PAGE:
Women growing older with grace and gusto

Taking a fall


Two weeks before Christmas, on a Monday morning, I had a nasty fall in my kitchen.

Why am I telling you? Because there was something about it that foreshadowed for me what it may be like to be old and frail. And that got me thinking about vulnerability.

But first, the fall. It was, perhaps, down to vanity. I had bought a new pair of shoes (see pic). They are gorgeous: metallic pewter leather lace-ups which give a real edge of drama to a pair of plain grey flannel trousers, or jeans. Wearing them for the first time that morning, I checked myself out in the mirror: looking spiffy! But what I had not reckoned with was their virgin, smooth, slippery soles.

I reached up to take a breakfast dish from a cupboard in my kitchen and slipped on something on the floor – a tiny patch of oil perhaps. My feet simply went from under me and I fell backwards. You know how these things seem to happen in slow motion? As I fell, I somehow had time to be thankful I had moments before closed up the dishwasher so I wouldn’t bash into it on the way down. And then I connected with the floor and banged the back of my head, hard.

After a stunned second or two, I realised I hadn’t lost consciousness, and that this was probably good! I felt the back of my head and there was no blood or anything else sinister. Shakily, I got to my feet and took stock. No broken bones. Bizarrely, one of the first things I did was jump onto Google and look for symptoms of concussion and head injury. Well trained in the digital world, me! I had no nasty symptoms then, nor in the following days, just a painful lump on my head and, when I awoke the next morning, a lot of aches and pains and bruises on various body parts.

But I couldn’t get the fall out of my mind. I kept obsessing on “what ifs?” What if I had cracked my head open? What if I’d broken a bone? What if I’d been incapacitated? The next day I also managed to catch a nasty cold, and began wondering if the normal muggy-headedness of a cold was something worse. It’s actually taken me until now, two and a bit weeks later, to feel back to normal. I realise I was profoundly shocked by what happened.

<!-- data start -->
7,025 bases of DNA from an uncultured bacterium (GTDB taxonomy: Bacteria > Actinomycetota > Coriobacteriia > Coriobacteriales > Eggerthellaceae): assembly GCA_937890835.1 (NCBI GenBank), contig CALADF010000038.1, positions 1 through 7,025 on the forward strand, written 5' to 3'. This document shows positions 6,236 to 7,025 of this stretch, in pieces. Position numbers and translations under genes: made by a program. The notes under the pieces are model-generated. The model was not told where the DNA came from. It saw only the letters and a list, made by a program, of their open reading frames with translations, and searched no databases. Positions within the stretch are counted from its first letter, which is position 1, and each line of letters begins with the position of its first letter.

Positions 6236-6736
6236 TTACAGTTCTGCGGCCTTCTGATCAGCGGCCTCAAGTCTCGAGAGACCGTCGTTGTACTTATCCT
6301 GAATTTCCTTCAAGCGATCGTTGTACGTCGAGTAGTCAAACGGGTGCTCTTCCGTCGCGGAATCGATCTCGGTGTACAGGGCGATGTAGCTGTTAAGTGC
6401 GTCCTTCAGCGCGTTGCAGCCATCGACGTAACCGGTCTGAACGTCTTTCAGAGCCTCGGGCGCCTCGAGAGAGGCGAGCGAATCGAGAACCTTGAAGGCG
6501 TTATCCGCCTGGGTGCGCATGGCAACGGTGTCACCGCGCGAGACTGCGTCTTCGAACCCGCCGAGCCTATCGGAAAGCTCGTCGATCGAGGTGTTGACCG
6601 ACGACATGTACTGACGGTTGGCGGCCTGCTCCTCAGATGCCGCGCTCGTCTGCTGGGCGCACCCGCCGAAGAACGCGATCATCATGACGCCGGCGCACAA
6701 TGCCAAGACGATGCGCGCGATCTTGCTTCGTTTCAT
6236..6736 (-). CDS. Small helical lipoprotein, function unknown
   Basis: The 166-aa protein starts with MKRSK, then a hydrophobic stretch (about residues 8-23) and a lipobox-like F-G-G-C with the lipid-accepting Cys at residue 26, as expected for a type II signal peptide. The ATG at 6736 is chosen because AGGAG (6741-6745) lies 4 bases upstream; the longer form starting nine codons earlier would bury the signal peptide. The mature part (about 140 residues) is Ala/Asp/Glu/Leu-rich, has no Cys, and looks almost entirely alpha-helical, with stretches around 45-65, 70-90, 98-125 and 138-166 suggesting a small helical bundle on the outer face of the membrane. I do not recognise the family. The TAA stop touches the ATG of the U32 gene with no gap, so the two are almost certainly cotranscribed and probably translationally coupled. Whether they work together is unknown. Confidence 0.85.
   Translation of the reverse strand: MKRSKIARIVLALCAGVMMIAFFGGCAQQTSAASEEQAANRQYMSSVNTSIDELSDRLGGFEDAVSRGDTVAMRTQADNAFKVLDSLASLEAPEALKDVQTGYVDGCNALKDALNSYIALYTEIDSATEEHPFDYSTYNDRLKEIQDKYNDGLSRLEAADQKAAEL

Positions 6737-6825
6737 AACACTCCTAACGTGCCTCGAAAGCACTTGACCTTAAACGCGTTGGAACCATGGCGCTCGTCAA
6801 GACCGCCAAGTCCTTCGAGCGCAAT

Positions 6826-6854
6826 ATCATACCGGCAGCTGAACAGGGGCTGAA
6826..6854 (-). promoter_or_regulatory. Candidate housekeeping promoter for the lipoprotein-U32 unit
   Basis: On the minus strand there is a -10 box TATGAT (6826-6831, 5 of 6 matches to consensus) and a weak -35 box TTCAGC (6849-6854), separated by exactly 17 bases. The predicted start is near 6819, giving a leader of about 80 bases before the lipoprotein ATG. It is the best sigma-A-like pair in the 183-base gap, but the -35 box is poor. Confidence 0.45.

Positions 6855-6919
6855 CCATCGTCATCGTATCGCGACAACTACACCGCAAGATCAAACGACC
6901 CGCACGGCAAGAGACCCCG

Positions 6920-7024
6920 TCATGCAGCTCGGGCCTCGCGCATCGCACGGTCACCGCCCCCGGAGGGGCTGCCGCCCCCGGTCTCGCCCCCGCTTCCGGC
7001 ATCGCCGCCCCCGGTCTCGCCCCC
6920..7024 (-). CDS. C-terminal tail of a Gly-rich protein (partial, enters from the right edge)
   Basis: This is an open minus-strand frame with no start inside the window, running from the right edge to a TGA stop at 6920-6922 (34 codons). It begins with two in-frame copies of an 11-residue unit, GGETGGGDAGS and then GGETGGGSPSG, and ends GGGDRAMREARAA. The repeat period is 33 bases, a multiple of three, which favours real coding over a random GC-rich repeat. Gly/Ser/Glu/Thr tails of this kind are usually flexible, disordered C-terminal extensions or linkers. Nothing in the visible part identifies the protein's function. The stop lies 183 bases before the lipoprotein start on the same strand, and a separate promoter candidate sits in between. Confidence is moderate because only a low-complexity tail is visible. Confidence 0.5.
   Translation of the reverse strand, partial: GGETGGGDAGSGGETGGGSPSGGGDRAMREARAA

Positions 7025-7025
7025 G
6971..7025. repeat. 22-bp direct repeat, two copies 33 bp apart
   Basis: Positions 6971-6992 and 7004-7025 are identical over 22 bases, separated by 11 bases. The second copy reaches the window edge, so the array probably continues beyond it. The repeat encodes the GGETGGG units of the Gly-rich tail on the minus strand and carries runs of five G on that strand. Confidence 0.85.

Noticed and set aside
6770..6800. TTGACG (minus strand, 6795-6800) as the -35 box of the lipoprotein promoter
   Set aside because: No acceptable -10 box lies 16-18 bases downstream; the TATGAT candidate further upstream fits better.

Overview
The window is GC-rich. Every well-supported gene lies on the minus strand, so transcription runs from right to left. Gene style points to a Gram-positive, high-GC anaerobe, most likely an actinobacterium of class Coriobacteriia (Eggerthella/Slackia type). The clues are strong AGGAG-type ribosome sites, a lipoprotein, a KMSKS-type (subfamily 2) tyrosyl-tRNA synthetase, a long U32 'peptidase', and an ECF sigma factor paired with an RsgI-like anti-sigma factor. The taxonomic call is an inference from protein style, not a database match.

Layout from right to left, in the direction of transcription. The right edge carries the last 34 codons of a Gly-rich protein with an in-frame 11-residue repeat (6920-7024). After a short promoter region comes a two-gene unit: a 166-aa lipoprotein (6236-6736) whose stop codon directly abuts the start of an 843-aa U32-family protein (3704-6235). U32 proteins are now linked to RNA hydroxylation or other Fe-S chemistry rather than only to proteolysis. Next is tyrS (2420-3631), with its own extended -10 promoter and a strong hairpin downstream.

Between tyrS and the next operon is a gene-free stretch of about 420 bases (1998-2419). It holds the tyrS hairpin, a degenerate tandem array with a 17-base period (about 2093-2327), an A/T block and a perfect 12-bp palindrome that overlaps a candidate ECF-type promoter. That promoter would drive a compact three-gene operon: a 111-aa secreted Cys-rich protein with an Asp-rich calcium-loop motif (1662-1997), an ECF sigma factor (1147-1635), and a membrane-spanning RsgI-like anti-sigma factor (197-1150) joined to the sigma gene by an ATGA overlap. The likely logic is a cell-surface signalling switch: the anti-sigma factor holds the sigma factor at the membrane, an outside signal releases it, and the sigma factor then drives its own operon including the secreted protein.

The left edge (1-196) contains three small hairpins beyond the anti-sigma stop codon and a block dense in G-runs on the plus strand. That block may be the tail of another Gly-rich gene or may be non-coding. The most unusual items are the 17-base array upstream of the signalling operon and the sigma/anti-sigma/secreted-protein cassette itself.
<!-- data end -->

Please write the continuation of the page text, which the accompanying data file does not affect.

Maybe this is a good thing. Maybe we all need to feel vulnerable at times and realise how close we come to the edge. How important it is to keep physically strong but at the same time how the unexpected can still happen. I’m being a little more careful around the house now, but don’t want to be afraid of what might happen, to be too cautious. People of all ages have accidents, some of them fatal. People of all ages get episodes of illness, some sudden and disabling.

Time to get the shoes out again, but this time I’m going to sandpaper the soles first before wearing them. I’m sure there’s a metaphor in there somewhere!

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13 Responses to Taking a fall

  1. Was that on December 7th, Tess? The reason I’m asking, is that I fell on that particular Monday!

    I was heading to my Coreball class…I had signed in at the counter and I turned and took off quickly to go to the area when we put our coats and outdoor shoes. I caught a floor mat with the tip of my shoe and I FLEW through the air parallel to the floor.

    During that “slow motion moment” I could see I was heading to the base of a machine, and although I worried that I would hit it…there was nothing I could do to prevent it.

    Gratefully, I stood up and checked for injuries. The little knuckle on my right hand was scraped, bleeding and getting a dark bruise around it. I was so grateful to realize that nothing (other than a little skin on my hand) was broken…but like you, large bruises and aches and pains followed.

    My lesson? SLOW DOWN…and BE MINDFUL.

    Happy to hear you are feeling better again!